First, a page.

So you think Moses, Aaron, and their big buddy "Yahweh" can get away leading all the Hebrew slaves out of Egypt plus "stealing" away Egyptians' possessions? Well, the "crime" might be happening 3,500 years ago, but now the dean of the law school at Egypt's University of Al-Zagazig is suing "all the Jews of the world" for stealing. This guy calculated the Jews have stolen the amount of gold those Jews have "stolen" from Exodus 35:12-16. At the same time, someone might counter sue for 400 years of slavery of Israelites in Egypt under Pharaoh's reign.
Ian and Kat complained about the license agreement screen when you boot up a new Dell computer, which requires you to agree to a set of licenses that cannot be obtained. The assumption is that no one really read through the end user license agreement anyway, according to Dell's Custom Service manager. But then why do they bother to ask people to agree?
Interesting Interbase 7.1 vs. Firebird 1.5 debate happening over Borland's support news group a month ago. Still, I do look forward to the final release of Firebird 1.5.
Hans Nowak has written an article on Python beginner's mistakes. This article is still in its early revision, but it has already listed out 4 common mistakes a Python beginner might have made when he/she tries to learn the languages. However, I don't agree with everything Hans has written, as I see some of the points as "programming style" instead of "mistakes".
And he also reported the major code breakage when he tried to move a project from Python 2.2 to 2.3. At work we are also planning to make a move sometime, and a lot of debugging and fixing will be expected.
I don't know why someone bothered, but apparently there is an RSS reader on the console! Raggle is a console/cursed based RSS aggregator written in Ruby, and it features yet-another 3 pane interface - but all running inside your 80x25 VT102 terminal! Actually I was going to use it with w3m so I can fully enjoy my Dell notebook's 1405x1050 resolution, but realised my Ruby installation was too old. Might give it a try next time.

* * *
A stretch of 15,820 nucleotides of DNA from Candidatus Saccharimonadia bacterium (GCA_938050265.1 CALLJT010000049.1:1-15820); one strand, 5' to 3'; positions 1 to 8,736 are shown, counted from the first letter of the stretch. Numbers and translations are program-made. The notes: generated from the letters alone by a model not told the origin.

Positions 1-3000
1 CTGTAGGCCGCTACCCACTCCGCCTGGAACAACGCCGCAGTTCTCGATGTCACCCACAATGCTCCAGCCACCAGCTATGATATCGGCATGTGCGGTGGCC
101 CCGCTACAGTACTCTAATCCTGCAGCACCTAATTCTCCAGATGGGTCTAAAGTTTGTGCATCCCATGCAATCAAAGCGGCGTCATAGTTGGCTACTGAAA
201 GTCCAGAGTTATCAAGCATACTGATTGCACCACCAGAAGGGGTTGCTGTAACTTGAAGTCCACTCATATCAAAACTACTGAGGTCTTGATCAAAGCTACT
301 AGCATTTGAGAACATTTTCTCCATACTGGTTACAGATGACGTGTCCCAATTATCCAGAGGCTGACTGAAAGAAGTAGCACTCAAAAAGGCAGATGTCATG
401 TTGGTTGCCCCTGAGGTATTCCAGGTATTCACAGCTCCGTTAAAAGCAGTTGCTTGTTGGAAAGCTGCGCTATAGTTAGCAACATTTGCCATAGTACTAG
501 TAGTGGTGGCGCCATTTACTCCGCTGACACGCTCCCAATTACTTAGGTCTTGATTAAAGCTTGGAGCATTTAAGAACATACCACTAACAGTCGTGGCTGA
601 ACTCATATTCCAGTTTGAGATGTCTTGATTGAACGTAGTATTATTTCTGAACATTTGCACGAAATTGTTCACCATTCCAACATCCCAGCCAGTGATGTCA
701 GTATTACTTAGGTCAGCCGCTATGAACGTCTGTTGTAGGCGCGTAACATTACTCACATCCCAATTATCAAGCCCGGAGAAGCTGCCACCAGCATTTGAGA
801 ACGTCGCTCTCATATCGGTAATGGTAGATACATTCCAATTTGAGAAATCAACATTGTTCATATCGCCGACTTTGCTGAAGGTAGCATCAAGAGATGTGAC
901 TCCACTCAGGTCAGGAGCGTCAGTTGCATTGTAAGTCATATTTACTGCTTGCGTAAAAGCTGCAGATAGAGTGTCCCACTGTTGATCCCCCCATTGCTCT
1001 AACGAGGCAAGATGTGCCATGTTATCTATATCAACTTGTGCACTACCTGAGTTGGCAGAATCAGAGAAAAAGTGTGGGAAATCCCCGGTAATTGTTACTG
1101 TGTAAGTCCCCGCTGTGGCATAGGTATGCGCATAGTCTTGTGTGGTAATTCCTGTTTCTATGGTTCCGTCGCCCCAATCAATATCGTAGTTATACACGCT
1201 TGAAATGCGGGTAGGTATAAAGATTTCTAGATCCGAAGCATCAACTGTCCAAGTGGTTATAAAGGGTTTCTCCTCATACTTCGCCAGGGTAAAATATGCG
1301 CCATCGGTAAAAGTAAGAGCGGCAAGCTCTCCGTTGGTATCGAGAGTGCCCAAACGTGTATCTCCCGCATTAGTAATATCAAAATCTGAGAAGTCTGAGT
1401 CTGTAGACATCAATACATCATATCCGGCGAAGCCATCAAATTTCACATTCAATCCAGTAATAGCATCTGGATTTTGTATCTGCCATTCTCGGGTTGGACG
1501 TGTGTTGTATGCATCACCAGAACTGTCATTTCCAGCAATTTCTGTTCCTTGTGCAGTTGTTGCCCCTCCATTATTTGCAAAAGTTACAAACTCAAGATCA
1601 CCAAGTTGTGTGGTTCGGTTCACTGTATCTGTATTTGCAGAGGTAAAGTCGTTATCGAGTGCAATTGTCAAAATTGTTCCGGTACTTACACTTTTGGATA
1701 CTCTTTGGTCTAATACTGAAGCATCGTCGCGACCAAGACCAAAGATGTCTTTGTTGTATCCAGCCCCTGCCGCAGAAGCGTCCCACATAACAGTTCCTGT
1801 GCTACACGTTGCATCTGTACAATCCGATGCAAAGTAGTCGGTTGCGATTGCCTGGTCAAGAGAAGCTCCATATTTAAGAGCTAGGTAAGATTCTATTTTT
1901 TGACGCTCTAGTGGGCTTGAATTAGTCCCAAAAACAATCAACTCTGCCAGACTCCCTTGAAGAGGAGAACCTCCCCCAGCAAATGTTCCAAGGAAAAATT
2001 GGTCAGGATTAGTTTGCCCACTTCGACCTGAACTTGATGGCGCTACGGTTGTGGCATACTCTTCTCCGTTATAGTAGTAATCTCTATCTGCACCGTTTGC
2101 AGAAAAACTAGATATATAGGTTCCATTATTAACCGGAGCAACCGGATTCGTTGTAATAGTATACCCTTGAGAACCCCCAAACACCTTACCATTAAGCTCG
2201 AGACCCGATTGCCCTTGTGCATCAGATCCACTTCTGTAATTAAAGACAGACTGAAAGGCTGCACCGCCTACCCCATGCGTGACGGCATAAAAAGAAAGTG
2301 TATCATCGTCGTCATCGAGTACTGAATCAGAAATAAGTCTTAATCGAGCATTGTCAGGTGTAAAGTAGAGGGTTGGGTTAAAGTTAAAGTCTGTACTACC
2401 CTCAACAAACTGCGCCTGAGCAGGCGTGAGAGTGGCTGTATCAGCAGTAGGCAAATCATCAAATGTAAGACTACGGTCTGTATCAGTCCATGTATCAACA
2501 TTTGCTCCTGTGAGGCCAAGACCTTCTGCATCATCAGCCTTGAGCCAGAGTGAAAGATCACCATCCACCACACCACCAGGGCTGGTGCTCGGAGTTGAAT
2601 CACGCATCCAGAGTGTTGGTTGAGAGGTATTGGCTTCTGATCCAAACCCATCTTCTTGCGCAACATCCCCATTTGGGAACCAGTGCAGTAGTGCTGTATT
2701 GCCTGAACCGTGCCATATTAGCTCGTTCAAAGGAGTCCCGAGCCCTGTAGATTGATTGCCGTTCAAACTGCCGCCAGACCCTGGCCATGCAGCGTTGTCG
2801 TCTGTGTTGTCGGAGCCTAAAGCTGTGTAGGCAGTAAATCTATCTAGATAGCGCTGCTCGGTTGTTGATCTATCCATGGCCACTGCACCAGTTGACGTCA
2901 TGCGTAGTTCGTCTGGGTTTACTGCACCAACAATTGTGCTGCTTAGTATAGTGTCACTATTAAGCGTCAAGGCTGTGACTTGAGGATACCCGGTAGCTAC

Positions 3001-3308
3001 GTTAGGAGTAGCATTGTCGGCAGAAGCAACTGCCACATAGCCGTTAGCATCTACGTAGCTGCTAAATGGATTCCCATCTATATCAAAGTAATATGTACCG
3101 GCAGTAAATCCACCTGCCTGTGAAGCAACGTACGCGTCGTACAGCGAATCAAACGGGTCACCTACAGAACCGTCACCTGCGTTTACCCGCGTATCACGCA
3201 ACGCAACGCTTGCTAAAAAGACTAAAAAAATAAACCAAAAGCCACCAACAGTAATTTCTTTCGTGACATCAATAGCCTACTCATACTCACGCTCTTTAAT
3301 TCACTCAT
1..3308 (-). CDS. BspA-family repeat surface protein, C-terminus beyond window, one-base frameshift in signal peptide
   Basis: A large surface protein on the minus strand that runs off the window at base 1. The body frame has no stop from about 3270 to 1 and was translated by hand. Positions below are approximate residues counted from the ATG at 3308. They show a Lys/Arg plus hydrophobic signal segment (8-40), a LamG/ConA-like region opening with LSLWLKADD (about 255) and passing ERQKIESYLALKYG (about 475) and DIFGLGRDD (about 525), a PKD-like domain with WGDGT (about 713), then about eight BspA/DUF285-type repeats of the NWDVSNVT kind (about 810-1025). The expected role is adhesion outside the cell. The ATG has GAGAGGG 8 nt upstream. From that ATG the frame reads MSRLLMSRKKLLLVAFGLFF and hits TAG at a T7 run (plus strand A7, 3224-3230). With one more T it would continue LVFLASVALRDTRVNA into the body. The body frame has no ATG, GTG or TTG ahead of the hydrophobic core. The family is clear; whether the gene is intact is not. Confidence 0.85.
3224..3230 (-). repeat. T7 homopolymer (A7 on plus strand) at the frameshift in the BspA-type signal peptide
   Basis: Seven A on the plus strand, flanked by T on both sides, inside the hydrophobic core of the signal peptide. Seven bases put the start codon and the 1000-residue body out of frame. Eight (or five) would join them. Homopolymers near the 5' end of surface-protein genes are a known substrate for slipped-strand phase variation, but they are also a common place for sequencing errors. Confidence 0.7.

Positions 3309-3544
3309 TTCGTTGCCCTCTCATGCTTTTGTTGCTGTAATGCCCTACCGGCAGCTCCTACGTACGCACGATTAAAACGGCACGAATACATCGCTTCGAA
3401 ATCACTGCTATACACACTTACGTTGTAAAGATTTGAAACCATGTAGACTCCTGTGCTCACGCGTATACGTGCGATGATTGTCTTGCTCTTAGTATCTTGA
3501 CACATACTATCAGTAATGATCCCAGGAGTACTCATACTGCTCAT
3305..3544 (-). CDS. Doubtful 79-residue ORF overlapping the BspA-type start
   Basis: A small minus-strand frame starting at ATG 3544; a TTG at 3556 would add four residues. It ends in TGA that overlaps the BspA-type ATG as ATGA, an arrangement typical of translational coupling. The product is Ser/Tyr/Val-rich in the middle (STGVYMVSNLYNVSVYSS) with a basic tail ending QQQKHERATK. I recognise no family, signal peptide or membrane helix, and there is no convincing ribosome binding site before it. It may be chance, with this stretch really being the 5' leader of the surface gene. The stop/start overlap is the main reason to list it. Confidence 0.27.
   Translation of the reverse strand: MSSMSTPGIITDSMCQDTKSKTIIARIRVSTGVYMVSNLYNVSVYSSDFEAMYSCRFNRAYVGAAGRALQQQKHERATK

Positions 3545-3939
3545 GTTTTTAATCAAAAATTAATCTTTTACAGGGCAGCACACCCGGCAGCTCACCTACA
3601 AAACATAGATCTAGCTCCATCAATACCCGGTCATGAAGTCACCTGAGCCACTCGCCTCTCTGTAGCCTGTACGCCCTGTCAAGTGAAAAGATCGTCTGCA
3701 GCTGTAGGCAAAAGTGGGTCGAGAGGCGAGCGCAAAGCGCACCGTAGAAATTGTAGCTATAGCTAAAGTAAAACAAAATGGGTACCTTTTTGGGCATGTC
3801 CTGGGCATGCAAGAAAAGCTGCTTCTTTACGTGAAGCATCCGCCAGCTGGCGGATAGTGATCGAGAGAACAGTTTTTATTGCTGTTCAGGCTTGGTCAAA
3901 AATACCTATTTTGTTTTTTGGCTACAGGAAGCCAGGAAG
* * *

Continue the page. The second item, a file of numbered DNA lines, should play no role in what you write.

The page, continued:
Slashdot ran a story on email/newsletters switching to RSS, talking about how some of the newsletters and mailing lists have switched to use RSS to let the subscribers pull the new items. The idea is to avoid spams - users only need to follow the link that they are interested in. However, scalability (and wasted bandwidth) is a concern - imaging millions of Internet users pulling hundreds of RSS links every day. Moreover, it is not as intuitive as email - Windows does not have a built-in RSS viewer. Imaging teaching users to subscribe to a feed using half-baked RSS auto-discovery? It is just much easier to put in an email address and click on 'subscribe'.
And more interesting links on the search engines. Size really matter? History shows it is a definite YES. Search Engine Watch has an interesting article on the Search Engine Size War at different period of time. Currently Google, AllTheWeb and Inktomi are the gold, silver and bronze medal winners in this competition, all have 3+ billions pages cached in their database.